Before the dust settles on the Cornish B&B case, a nagging question remains: has the legal process itself resulted in discrimination?
Equality legislation aims to protect certain categories of people against discrimination on grounds of, for example, age, gender, sexual orientation, ethnicity, religious belief or philosophical belief.
In Mr and Mrs Bull’s case, their religious beliefs came into conflict with the sexual orientation of the gay couple.
So both parties were within categories deemed needful of protection.
In providing a service to the litigants, the courts presumably have a duty to protect Mr and Mrs Bull’s beliefs just as they have a duty to protect the instigators of the action. In the event, it is not evident that the rights of both parties were considered.
By concentrating on the rights of the gay couple, the legal process effectively discriminated against Mr and Mrs Bull. This was surely not the intention of the legislation.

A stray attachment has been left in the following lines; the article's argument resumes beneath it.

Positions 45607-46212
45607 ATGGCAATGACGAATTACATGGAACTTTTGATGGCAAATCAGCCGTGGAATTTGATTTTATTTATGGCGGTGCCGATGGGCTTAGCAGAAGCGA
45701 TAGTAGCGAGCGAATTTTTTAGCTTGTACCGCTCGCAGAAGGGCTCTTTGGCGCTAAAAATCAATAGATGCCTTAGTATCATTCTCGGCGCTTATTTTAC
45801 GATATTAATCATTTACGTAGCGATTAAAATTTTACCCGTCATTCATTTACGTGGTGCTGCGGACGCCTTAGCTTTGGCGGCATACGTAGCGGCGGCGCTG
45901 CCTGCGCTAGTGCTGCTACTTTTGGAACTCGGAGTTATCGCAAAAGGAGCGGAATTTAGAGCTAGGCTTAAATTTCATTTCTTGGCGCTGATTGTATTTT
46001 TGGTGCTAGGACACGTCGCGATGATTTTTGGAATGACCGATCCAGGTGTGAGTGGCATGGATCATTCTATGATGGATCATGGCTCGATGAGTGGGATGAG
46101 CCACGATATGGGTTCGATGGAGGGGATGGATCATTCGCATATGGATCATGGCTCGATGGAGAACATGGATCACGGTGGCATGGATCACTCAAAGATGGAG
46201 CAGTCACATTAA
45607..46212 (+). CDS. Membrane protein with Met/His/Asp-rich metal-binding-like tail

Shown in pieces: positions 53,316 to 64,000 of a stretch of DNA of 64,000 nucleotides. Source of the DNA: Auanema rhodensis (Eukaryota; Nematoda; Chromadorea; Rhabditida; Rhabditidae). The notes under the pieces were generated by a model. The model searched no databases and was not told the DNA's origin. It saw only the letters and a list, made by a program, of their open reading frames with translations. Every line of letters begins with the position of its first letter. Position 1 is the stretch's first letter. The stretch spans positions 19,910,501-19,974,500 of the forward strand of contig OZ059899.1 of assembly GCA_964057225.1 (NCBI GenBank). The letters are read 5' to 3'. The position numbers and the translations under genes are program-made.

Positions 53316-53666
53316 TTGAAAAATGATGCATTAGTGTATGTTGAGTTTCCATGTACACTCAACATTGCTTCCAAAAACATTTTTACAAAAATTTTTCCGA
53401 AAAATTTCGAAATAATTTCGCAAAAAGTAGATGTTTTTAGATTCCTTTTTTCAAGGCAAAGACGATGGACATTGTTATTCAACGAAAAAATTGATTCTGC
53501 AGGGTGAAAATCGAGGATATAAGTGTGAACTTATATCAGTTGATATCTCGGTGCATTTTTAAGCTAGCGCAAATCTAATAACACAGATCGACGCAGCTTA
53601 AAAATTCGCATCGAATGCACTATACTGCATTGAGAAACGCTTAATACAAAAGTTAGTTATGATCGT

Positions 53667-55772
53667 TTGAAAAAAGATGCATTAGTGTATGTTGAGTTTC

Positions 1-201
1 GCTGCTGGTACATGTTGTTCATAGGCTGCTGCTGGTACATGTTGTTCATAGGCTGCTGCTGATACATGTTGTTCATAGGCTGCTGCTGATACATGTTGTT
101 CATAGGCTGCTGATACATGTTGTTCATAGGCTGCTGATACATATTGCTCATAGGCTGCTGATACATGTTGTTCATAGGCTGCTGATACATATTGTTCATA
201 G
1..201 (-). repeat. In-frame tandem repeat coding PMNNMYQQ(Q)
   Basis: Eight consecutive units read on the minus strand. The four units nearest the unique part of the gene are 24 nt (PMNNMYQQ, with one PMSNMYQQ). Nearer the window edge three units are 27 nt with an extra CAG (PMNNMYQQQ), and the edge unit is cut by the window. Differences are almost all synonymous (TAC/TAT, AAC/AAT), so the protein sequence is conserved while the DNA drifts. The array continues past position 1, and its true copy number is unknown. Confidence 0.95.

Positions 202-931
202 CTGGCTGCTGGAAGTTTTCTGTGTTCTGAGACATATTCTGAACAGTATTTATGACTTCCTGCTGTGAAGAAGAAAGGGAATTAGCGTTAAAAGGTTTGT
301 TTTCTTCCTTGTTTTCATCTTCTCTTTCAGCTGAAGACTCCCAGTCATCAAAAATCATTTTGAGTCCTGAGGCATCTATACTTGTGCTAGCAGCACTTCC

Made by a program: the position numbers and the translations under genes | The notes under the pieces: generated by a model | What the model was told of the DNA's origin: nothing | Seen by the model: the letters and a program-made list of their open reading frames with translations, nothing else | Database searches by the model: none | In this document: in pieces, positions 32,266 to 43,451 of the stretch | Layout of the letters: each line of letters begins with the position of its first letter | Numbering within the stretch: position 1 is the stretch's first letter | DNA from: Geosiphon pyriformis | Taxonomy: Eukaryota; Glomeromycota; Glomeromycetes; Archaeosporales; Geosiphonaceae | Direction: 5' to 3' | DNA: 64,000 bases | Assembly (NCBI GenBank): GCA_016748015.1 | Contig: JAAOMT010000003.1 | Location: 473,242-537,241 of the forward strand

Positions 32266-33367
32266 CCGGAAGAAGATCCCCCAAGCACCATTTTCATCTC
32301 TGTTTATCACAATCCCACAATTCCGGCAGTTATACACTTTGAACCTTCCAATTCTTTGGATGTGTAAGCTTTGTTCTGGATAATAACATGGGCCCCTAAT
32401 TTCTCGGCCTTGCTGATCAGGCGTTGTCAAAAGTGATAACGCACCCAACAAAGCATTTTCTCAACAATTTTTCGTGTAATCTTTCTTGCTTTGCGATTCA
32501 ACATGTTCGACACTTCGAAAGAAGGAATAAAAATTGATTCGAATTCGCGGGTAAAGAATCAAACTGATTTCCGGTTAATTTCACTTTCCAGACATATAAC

As the Bulls said in their public statement, a way needs to be found for different beliefs and lifestyles to co-exist.
The courts should be expected to balance the interests of both parties in cases like this. The Supreme Court conspicuously failed to attempt that challenging task.
As one commentator said, it is a pity that for one party to win, the other has to be crushed.
The law needs to progress from here if it is to achieve just outcomes in future.
Neil Barber (Letters, 2 December) responds to my recent letter with personal attacks on me. He seems to have convinced himself that I am anti-gay when I am most definitely not.
What I try to be is fair minded. As regards the Bulls, I can understand their position on civil partnerships versus marriage without necessarily agreeing with it. Apparently I am not allowed to comment on it.